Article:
The Wells Report on the Patriots possibly playing the AFC Championship game with underinflated footballs is less an investigative finding and more a 243-page choose-your-own-adventure novel. By the time you reach the end, you could arrive at a very different conclusion, depending on the choices you’ve made. Do you choose to believe the Patriots? Do you choose to believe NFL-anointed investigator Ted Wells and the league?
After 109 days, 243 pages, dozens of witnesses, and incalculable speculation, we’re right back where we started. Patriots true believers dismiss the report — which concluded that it was “more probable than not” both that low-level Patriots employees deliberately deflated footballs and that quarterback Tom Brady was “at least generally aware” of their activity — as a flawed fabrication stemming from a sting operation. Patriots truthers see it as proof that the Patriots are inveterate rule-benders, just as they always believed.
The problem with this exhaustive and exhausting report is that it’s not going to change entrenched opinions on either side, and it leaves those of us in the middle not knowing what to believe. It comes to a conclusion — that the preponderance of evidence indicates the Patriots tampered with footballs — but it doesn’t provide one.
No one can say with absolute certainty that the Patriots and Brady are guilty. The case against them is a pile of circumstantial evidence, from text messages to conflicting testimony from Brady, equipment assistant John Jastremski, and officials locker room attendant Jim McNally.
But after reading this report, you can’t say with absolute certainty that they’re not guilty, unless you are the most sycophantic of Patriots fans. See you guys on Twitter.
The problem for the Patriots is that there are now two NFL-sanctioned investigations that paint their deified coach and their canonized QB as scofflaws.
Brady and Bill Belichick can win four more Super Bowls, but they’ve lost the historical high ground. Outside of New England and the hearts and minds of their fans, their claims to being the greatest ever will carry the twin caveats of Spygate and Deflategate. Forget the footballs; some of the air has been let out of their era of eminence.
It’s more probable than not that is unfair, especially when you consider the Denver Broncos won two Super Bowl while circumventing the salary cap. But it’s perception calcified as reality.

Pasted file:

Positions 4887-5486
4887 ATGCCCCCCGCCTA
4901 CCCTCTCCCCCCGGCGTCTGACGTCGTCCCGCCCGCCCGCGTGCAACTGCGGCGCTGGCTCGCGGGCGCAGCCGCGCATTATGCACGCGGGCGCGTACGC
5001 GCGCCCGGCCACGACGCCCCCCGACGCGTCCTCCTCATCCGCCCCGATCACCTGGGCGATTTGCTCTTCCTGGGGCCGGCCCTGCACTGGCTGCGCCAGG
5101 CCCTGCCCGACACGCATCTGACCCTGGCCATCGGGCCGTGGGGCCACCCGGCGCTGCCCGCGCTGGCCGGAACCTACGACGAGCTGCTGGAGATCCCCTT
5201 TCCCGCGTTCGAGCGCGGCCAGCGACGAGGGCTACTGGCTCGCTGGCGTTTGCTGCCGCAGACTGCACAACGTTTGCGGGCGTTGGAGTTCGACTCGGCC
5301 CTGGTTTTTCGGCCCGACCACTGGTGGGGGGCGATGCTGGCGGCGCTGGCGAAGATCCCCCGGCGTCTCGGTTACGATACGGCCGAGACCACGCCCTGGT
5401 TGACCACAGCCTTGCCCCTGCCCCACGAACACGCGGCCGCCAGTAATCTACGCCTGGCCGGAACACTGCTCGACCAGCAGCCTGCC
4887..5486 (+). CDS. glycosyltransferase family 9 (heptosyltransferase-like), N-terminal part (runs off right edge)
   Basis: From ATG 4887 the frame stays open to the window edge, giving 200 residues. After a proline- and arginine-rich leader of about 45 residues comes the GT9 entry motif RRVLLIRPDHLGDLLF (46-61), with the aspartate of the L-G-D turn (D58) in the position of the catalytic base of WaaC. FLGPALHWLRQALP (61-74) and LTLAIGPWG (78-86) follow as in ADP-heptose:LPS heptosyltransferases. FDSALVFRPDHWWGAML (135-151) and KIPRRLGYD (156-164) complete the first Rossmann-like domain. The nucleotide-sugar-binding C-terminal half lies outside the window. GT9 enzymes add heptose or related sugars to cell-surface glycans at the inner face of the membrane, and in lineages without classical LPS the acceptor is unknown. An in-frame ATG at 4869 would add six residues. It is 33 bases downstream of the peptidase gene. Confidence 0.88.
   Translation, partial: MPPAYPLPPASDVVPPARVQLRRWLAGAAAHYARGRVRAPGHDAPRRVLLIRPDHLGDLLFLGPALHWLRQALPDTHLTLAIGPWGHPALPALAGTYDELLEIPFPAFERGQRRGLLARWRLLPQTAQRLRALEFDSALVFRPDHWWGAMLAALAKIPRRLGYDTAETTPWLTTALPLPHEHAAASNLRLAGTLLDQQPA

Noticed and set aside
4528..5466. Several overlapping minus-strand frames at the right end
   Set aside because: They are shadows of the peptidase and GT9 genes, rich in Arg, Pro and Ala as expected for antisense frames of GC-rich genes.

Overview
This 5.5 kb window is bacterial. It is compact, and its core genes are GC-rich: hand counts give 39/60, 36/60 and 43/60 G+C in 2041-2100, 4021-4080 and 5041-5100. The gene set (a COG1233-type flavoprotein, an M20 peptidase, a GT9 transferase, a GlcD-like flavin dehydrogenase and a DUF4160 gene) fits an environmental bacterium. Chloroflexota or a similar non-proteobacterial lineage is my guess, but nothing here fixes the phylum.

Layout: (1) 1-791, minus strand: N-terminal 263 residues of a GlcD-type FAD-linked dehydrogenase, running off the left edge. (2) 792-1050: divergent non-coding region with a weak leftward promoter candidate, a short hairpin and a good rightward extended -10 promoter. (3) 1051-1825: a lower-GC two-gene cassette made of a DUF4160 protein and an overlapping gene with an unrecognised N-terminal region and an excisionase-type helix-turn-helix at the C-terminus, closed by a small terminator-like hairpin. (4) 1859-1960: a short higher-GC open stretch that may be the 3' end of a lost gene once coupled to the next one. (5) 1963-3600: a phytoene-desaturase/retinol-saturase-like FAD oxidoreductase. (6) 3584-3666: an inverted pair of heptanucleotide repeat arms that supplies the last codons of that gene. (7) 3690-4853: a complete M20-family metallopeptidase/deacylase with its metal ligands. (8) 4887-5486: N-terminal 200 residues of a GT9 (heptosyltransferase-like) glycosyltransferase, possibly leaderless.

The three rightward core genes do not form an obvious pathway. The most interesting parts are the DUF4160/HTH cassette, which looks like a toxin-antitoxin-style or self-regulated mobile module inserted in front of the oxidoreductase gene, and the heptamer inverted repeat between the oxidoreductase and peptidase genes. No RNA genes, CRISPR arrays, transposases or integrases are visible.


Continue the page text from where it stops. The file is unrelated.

Even if you own a Brady winter hat and a Belichick hoodie, you have to admit that some of the circumstantial evidence in the report is disconcerting. I was in the camp that if it was taking this long to produce a report, Wells had zip, zilch, nada. Not quite.
The scientific findings of the report are easy to dismiss because the initial air pressure of the footballs was not logged. Blithely casting aside the incriminating communication between Jastremski and McNally is not as simple.
There are texts between Jastremski and McNally in which McNally refers to himself as “the deflator” and teases about going to ESPN. There is a text exchange between the two in which McNally, told of Brady’s unhappiness with footballs for an Oct. 16 game against the Jets at Gillette Stadium, threatens to make the next ball a “[expletive] balloon.”
Jastremski replies less than two minutes later: “Talked to him last night. He actually brought you up and said you must have a lot of stress trying to get them done. . . ”
McNally and Jastremski said that the “him” referenced wasn’t TB12. It was a friend of Jastremski’s and the discussion was about McNally unloading season tickets. Talk about abrupt non-sequiturs.
If the texts were all a joke, as the Patriots say, no one at Patriot Place is laughing now.
If McNally and Jastremski deflated footballs, it strains credulity to think they were acting on their own, risking their jobs and the team’s reputation.
Brady claimed that he didn’t know McNally. But during their interviews, Jastremski said Brady knew McNally and knew that he was the officials locker room attendant. McNally told NFL Security that he has been personally told by Brady about his inflation-level preference.
Connecting Brady giving memorabilia to Jastremski and McNally to the deflation issue is a stretch. It’s also highly prejudicial to characterize Brady’s increased communications with Jastremski in the wake of Deflategate breaking and a meeting with him in the quarterback room the day after the game as an indication of guilt.
There is also a tacit presumption in the report that because Brady didn’t want to turn over his e-mails and phone calls, he was hiding something.
What mega-celebrity would willingly turn over private communications and risk public embarrassment, especially when the NFL has more leaks than the Lusitania?
The Wells Report gives Brady plausible deniability and plausible culpability, which gives me a headache.
The one thing the report did clearly establish is that Brady played dumb about his knowledge of and feel for footballs in his press conference on Jan. 22.
“I wouldn’t know on a particular play,” Brady said then, when asked about feeling a difference in a ball. “It was a very wet, cold, windy night.”
Yet the report, citing Jastremski and other Patriots personnel, said Brady complained angrily about the footballs feeling like “bricks” during the Oct. 16 Jets game. It turned out that when Jastremski tested them the next day, they had been overinflated.
Brady also told Jastremski before the AFC title game to prepare the balls with leather-palmed gloves — instead of leather conditioner — for better grip.
Unsurprisingly, Brady is intimately familiar with the tool of his livelihood.
In the end, the Wells Report serves as nothing more than a voluminous Rorschach test.